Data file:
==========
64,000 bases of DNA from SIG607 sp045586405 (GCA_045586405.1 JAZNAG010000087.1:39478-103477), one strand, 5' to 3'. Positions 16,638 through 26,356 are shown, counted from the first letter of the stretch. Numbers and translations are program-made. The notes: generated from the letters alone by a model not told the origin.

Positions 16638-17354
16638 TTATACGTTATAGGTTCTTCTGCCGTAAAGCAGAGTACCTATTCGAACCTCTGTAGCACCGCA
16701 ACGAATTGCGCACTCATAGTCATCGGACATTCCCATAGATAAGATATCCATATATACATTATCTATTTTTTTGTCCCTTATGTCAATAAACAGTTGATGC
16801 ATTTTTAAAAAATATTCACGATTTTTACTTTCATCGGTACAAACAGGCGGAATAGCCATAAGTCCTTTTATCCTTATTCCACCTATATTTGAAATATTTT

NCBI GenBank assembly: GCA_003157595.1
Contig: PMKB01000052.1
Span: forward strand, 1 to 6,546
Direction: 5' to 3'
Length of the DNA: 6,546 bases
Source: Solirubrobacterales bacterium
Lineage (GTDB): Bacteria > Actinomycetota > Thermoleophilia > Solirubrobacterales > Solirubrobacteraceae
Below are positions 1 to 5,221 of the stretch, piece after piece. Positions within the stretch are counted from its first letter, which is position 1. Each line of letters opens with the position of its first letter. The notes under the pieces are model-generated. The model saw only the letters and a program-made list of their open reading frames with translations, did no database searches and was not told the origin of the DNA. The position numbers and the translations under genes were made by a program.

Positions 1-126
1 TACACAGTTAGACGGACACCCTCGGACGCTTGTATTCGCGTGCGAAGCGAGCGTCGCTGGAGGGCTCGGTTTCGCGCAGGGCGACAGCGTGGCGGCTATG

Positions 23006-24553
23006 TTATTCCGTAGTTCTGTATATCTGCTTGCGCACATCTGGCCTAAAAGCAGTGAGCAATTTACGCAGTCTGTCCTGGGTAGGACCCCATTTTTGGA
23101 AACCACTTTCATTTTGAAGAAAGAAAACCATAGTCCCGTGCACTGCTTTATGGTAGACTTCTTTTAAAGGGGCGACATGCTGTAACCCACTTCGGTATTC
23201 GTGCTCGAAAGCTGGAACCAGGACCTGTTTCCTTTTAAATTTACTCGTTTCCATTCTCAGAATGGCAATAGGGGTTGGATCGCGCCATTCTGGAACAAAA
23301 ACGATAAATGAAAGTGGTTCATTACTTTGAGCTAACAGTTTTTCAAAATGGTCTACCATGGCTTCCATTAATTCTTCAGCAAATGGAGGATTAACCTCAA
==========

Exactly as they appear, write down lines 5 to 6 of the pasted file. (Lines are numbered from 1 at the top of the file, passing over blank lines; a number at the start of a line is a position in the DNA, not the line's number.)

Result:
16801 ATTTTTAAAAAATATTCACGATTTTTACTTTCATCGGTACAAACAGGCGGAATAGCCATAAGTCCTTTTATCCTTATTCCACCTATATTTGAAATATTTT

NCBI GenBank assembly: GCA_003157595.1